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Physics 512 Winter 2003

Homework Set #5 – Solutions
1. This problem is essentially Merzbacher, Chapter 18, Problem 4 [or Sakurai, Chapter 5,
Problem 1]. Consider a one-dimensional harmonic oscillator perturbed by a constant
force
H =
p
2
2m
+
1
2

2
x
2
−Fx
a) Show that the first order perturbation in the energy levels vanishes
Since we will need to find the second order perturbation in part b), let us consider
the general matrix element
V
mn
= −F'm
(0)
[x[n
(0)
`
The operator x is given in terms of creation and annihilation operators by x =

¯ h/(2mω)(a

+a). Thus
V
mn
= −F

¯ h
2mω
'm
(0)
[(a

+ a)[n
(0)
`
= −F

¯ h
2mω
[

n + 1 δ
m,n+1
+


j,n−1
]
This indicates that the x operator changes the oscillator number by ±1. In par-
ticular, V
nn
= 0, which demonstrates that the first order energy perturbation
vanishes.
b) Now calculate the eigenenergies E
n
up to second order in the perturbation.
Using the matrix element calculated above, we find
E
(2)
n
=
¸
k=n
[V
kn
[
2
E
(0)
n
−E
(0)
k
=
[V
n+1,n
[
2
E
(0)
n
−E
(0)
n+1
+
[V
n−1,n
[
2
E
(0)
n
−E
(0)
n−1
= F
2
¯ h
2mω
¸
n + 1
−¯ hω
+
n
¯ hω

= −
F
2
2mω
2
Combined with the zeroth order energy, this gives
E
n
= (n +
1
2
)¯ hω −
F
2
2mω
2
c) Show that the second-order perturbation result gives the exact eigenenergies
(which may be obtained by completing the square in H). Explain why this
happens.
1
By completing the square, we find
H =
p
2
2m
+
1
2

2

x −
F

2

2

F
2
2mω
2
=
p
2
2m
+
1
2

2
x
2

F
2
2mω
2
where x = x −F/(mω
2
) is a shifted coordinate. In terms of this new coordinate,
we have an ordinary harmonic oscillator, however with a constant offset in the
potential. We easily read off the eigenenergies as
E
n
= (n +
1
2
)¯ hω −
F
2
2mω
2
(1)
which is identical to the perturbation result of b). Of course, in general we would
apply perturbation theory only when we do not know the exact answer. How-
ever, in this toy example, after completing the square, we see that F enters the
Hamiltonian only quadratically as an overall offset. In particular, we know that
the correct energies, (1), only has F
2
, and no other powers of F in it. Now re-
call that each order in the perturbation theory corresponds to precisely that order
in a series expansion of the small perturbation parameter (which would be F in
this case); first order perturbation gives O(F), second order gives O(F
2
), and so
on. As a result, only the second order perturbation to the energy can contribute
towards the correct answer, and this is in fact what happens.
2. Sakurai, Chapter 5, Problem 2. In nondegenerate time-independent perturbation
theory, what is the probability of finding in a perturbed energy eigenstate [ψ
n
` the
corresponding unperturbed eigenstate [ψ
(0)
n
`? Solve this up to terms of order g
2
.
We recall that the perturbed eigenstate is not necessarily normalized, and may be
written as

n
` = [ψ
(0)
n
` +g[ψ
(1)
n
` +g
2

(2)
n
` +
Since the probability is the amplitude squared, we want to calculate (to second order
in g)
P =


(0)
n

n
`


n

n
`

=
['ψ
(0)
n

n
`[
2

n

n
`
Since all the higher order [ψ
(i>0)
n
` states are orthogonal to [ψ
(0)
n
`, it is easy to see that

(0)
n

n
` = 'ψ
(0)
n

(0)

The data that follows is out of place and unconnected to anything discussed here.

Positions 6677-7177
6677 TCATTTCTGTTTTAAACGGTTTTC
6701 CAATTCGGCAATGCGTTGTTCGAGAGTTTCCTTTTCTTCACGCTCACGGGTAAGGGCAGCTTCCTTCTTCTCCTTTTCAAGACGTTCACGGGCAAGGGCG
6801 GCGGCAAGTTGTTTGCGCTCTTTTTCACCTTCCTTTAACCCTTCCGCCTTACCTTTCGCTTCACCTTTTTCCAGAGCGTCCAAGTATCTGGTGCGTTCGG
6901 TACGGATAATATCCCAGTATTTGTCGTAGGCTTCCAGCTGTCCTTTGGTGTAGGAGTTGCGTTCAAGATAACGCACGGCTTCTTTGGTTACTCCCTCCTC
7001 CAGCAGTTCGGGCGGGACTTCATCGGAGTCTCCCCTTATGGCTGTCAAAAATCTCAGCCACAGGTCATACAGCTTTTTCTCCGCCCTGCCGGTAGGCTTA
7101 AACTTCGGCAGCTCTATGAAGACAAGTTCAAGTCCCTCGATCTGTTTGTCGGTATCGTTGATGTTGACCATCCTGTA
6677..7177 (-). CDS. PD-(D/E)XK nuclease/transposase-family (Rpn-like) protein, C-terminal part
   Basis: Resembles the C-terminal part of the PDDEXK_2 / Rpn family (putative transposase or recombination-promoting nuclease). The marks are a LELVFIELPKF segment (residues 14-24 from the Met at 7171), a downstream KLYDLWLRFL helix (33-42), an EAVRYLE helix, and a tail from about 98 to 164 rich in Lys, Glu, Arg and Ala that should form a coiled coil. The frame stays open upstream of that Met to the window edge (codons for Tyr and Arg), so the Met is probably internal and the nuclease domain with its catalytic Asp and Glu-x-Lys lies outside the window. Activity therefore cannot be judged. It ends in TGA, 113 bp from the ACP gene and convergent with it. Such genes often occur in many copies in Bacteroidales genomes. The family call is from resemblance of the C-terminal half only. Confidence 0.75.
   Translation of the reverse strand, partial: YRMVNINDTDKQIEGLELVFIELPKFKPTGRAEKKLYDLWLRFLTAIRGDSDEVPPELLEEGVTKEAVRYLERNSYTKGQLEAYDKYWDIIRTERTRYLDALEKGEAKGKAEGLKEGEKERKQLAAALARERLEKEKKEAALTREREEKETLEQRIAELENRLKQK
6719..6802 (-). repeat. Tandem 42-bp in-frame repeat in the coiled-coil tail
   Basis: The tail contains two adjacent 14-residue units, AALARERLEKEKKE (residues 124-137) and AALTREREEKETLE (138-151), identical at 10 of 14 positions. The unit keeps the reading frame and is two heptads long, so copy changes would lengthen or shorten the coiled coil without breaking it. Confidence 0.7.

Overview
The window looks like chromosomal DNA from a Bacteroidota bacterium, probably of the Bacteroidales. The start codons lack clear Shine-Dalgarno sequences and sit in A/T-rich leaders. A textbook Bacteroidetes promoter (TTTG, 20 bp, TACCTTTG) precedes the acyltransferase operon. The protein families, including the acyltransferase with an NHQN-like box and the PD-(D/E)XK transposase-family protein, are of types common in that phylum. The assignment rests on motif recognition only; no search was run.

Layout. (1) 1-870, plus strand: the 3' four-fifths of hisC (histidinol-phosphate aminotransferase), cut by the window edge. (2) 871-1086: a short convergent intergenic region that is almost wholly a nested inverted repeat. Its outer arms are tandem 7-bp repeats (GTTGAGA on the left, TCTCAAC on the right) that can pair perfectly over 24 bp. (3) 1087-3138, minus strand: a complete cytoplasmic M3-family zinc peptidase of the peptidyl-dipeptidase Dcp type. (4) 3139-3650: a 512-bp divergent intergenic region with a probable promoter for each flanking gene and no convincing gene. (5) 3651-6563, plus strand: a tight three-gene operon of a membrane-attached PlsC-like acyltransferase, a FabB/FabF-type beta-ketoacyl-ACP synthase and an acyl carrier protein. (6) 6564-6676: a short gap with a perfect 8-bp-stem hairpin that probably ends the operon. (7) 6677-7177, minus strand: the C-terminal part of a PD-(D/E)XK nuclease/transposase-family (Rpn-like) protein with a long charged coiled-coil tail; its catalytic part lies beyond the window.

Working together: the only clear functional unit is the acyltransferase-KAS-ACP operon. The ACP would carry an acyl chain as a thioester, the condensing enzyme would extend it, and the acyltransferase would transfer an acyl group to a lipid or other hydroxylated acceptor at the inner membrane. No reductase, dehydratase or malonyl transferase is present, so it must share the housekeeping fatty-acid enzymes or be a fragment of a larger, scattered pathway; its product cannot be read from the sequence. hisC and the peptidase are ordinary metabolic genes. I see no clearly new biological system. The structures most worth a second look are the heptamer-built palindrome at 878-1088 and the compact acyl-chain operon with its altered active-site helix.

n
` = 1
and

n

n
` = 'ψ
(0)
n

(0)
n
` + g


(0)
n

(1)
n
` +'ψ
(1)
n

(0)
n
`

+ g
2


(0)
n

(2)
n
` +'ψ
(1)
n

(1)
n
` +'ψ
(2)
n

(0)
n
`

+
= 1 + g
2

(1)
n

(1)
n
` + = 1 + g
2
¸
k=n
[V
kn
[
2
[E
(0)
n
−E
(0)
k
[
2
+
2
Using 1/(1 + x) = 1 −x + , we find
P = 1 −g
2
¸
k=n
[V
kn
[
2
[E
(0)
n
−E
(0)
k
[
2
+
which we verify is less than or equal to one. Clearly, the only possibility of finding
100% probability is if [ψ
n
` is identical to [ψ
(0)
n
`, indicating that the initial eigenstate
remains an eigenstate of the perturbation.
[Yes, this is the same as Wave-function Renormalization on p. 293 of Sakurai!]
3. Consider the 2p levels of hydrogen (m = 0, ±1) subject to a perturbation
V = Ax
2
+ By
2
−(A+B)z
2
a) Write V in terms of components of a rank-2 spherical tensor.
Using the spherical harmonic ‘trick’, we can write out the appropriate rank-2
tensor as
T
(2)
±2
=
1
2
(x ±iy)
2
T
(2)
±1
= ∓(x ±iy)z
T
(2)
0
= −
1

6
(x
2
+ y
2
−2z
2
)
Of course, the actual normalization is arbitrary. I have removed a factor of

15π/8 when compared to the Y
m
l=2
spherical harmonics. In this case, we may
reexpress
x
2
−y
2
= T
(2)
2
+ T
(2)
−2
, x
2
+ y
2
−2z
2
= −

6 T
(2)
0
This allows us to rewrite the perturbation
V =
1
2
(A+ B)(x
2
+y
2
) +
1
2
(A−B)(x
2
−y
2
) −(A+ B)z
2
=
1
2
(A+ B)(x
2
+y
2
−2z
2
) +
1
2
(A−B)(x
2
−y
2
)
= −

3
2
(A+ B)T
(2)
0
+
1
2
(A−B)(T
(2)
2
+ T
(2)
−2
)
(1)
Note that the coefficients of x
2
, y
2
and z
2
had to work out just right for this to
be possible. If instead of (A + B)z
2
, we had something like Cz
2
, then we would
have an added term left over which would be proportional to r
2
= x
2
+ y
2
+ z
2
.
This would correspond to a scalar perturbation in addition to a pure rank-2 tensor
perturbation.
b) Neglecting electron spin, find the “correct” zeroth-order eigenstates and their
corresponding energies. It is sufficient to give the energies in terms of a reduced
matrix element '2p[[T
(2)
[[2p`.
We denote the 2p states as [nlm` = [211`, [210` and [21 −1`. We first observe
that the perturbation will not mix [210` with the other two states [because of the
3
∆m = 0, ±2 selection rule evident from (1)]. So, although all three states are
degenerate, the perturbation is block diagonal in the [210` and ¦[211`, [21 −1`¦